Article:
The Battle of the Scarpe was fought between the 26th and 30th August 1918. On the 26th August 1918 the Canadian forces advanced over 5km (3.2 miles) and captured the towns of Monchy-le-Preux and Wancourt. The Allies widened the attack by another 11 km (7 miles) with the Second Battle of Arras. On the 26th August 1918, heavy rain during the night of the 26th/27th August 1918 resulted in slippery ground, making it difficult to assemble troops and the day’s assaults started late. Stiff resistance from the Germans and their heavily defended positions limited the Canadian gains to approximately 3 km (1.9 miles). On the 28th August 1918 the Canadian Infantry seized an important portion of the German Fresnes-Rouvroy defence system after three days of intense fighting. The Canadian Corp cleared portions of the Fresnes-Rouvroy trench system on the 30th August 1918. After holding out all day under heavy fire the Canadians drove off a German counter-attack.
On the Italian Front the Battle of San Matteo was fought from 13th August 1918 to 3rd September 1918, on the Punta San Matteo, with the Italians resisting the Austro-Hungarian forces. The battle was regarded as the highest fought battle in history, but has subsequently been surpassed since. The battle followed the defeat at Caporetto and the subsequent counter-attack by the Italians had recaptured all the territory on the southern bank of the Piave River and the battle was over by the 29th June 1918. At the beginning of 1918 Austro-Hungarian troops had set up a fortified position on top of the San Matteo Peak. From this high ground they were able to harass the Italian supply convoys to the front line. On the 13th August 1918 a small group of Italian troops conducted a surprise attack on the peak, and successfully took the fortified position. The Austro-Hungarian forces launched an attack aimed to retake the mountain on the 3rd September 1918. The lost position was recaptured following a massive artillery bombardment and subsequent infantry attack. The successful counter-attack was the last Austro-Hungarian victory in the Great War, and they held that position until the armistice of November 1918.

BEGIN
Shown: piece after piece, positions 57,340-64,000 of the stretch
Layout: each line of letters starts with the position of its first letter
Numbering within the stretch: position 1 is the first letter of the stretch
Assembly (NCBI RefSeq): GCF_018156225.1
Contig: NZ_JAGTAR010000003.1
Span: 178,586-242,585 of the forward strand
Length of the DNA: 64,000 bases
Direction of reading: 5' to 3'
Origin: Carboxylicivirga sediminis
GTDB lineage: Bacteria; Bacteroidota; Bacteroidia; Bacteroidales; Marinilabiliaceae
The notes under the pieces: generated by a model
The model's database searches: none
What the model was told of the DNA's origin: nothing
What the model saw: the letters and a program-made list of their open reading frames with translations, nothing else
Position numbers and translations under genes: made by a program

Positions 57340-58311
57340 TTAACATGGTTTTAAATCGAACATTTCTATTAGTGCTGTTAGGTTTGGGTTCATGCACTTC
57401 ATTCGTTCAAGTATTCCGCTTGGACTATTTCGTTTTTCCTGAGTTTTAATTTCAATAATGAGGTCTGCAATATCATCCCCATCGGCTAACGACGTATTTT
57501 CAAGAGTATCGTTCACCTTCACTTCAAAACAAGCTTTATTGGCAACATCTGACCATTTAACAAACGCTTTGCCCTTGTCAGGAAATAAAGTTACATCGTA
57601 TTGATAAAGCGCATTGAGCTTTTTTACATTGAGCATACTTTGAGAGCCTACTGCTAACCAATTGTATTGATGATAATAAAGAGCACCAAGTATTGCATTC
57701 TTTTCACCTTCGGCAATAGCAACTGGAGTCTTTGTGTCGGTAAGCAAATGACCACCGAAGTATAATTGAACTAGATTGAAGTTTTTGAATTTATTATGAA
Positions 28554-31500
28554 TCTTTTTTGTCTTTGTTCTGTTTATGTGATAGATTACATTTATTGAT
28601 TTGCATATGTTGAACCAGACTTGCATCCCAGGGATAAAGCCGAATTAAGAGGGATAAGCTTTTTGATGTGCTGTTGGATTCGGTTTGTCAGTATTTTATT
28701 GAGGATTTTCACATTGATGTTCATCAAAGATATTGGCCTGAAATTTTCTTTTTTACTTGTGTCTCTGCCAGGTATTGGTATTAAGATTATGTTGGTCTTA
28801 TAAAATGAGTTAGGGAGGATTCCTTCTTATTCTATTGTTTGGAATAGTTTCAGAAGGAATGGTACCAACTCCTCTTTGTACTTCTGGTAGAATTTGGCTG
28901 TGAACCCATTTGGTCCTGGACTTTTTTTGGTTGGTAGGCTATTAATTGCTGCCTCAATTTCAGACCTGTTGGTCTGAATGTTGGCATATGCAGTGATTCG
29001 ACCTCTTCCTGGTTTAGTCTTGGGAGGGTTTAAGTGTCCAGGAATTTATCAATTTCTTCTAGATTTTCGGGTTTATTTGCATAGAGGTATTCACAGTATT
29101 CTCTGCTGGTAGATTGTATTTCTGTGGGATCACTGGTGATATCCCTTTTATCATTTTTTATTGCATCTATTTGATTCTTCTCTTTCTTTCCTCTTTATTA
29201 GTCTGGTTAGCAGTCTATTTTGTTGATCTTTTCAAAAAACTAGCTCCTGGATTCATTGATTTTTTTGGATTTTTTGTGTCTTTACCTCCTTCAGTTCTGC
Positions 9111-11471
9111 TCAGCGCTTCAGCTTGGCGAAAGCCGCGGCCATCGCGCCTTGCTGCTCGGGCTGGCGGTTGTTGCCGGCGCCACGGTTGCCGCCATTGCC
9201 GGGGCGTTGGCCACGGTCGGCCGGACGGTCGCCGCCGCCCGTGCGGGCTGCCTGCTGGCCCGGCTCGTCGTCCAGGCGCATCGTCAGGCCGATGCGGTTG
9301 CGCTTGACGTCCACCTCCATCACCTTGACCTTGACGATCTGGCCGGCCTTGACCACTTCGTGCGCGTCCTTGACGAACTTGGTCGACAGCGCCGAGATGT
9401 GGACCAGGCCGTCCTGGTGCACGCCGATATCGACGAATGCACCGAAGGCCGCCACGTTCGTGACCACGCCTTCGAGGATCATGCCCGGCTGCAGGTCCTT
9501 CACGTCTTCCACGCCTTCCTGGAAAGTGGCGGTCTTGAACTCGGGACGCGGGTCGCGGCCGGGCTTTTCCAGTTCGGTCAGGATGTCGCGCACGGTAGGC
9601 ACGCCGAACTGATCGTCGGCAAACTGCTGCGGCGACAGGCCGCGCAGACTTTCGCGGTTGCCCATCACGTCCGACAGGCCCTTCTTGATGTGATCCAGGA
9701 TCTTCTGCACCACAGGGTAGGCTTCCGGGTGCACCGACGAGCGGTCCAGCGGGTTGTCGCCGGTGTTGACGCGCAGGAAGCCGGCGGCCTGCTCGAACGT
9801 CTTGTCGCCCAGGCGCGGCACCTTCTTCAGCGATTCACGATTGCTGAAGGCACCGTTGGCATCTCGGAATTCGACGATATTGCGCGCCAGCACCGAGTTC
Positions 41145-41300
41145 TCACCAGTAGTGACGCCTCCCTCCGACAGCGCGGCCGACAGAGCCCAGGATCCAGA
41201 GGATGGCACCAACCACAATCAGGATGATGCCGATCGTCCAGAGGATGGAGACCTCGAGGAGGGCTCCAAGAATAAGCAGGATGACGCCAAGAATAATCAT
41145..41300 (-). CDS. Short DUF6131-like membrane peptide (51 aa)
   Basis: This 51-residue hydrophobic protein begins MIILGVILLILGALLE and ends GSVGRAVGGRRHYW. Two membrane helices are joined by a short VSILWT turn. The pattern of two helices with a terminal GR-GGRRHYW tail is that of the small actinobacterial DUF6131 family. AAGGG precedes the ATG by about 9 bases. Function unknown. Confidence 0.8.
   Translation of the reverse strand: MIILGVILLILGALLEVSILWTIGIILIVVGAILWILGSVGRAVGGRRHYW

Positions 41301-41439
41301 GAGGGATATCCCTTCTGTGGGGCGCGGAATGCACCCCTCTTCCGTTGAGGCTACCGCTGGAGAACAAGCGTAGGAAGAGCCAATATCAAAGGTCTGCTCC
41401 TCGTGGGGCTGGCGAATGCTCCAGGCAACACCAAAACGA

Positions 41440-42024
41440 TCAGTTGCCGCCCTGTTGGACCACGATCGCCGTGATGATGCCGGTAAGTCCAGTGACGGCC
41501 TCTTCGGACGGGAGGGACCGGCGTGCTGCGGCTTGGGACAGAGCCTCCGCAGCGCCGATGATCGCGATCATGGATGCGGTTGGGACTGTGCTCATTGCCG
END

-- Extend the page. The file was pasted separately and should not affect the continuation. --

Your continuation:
During the Caucasus Campaign the Battle of Baku was fought from 26th August to 14th September 1918. The clash was between the Turkish-Azerbaijani coalition forces and the British-Armenian-White Russian forces. Baku and its environs had been the site of clashes since June 1918, and on the 26th August 1918, the Islamic section in the Turkish Army of the Caucasus launched its main attack against positions at Wolf’s Gate. Despite a shortage of artillery, British and Baku troops held the positions against the army of the Caucasus. Over the period of 28th – 29th August 1918, the Turkish forces heavily shelled the city, and attacked the Binagadi Hill position. 500 Turkish soldiers in close order charged up the hill, but were repulsed with the help of artillery. However, the under-strength British troops were forced to retire to positions further south. From the 29th August to 1st September 1918 the Turkish forces managed to capture the positions of Binagadi Hill and Diga. By this point, Allied troops were pushed back to the saucer-like position that made up the heights surrounding Baku. However, Turkish losses were so heavy they were not immediately able to continue their offensive. This gave the Baku Army invaluable time to reorganise their defences.
In August 1918, Flora Sandes was back in the trenches in Serbia. She was the only English lady to fight in the trenches for the Serbian Army. She had been wounded in 1916 and was sent back to England to convalesce. Upon recovery in December 1917 she was ready to resume her duty with her troops but was told by the Serbian Embassy she would be more help to Serbia by continuing a lecture tour in the YMCA centres in Northern France. She had been lecturing to audiences about the plight of the Serbian people, and had raised considerable funds to help relieve the Serbian troops who were desparately short of basic essentials. Upon returning to the trenches another piece of shrapnel trapped inside her body had moved which entailed her having another operation to remove it. She returned to her regiment and was waiting for the order to begin the advance on the long road back into Serbia.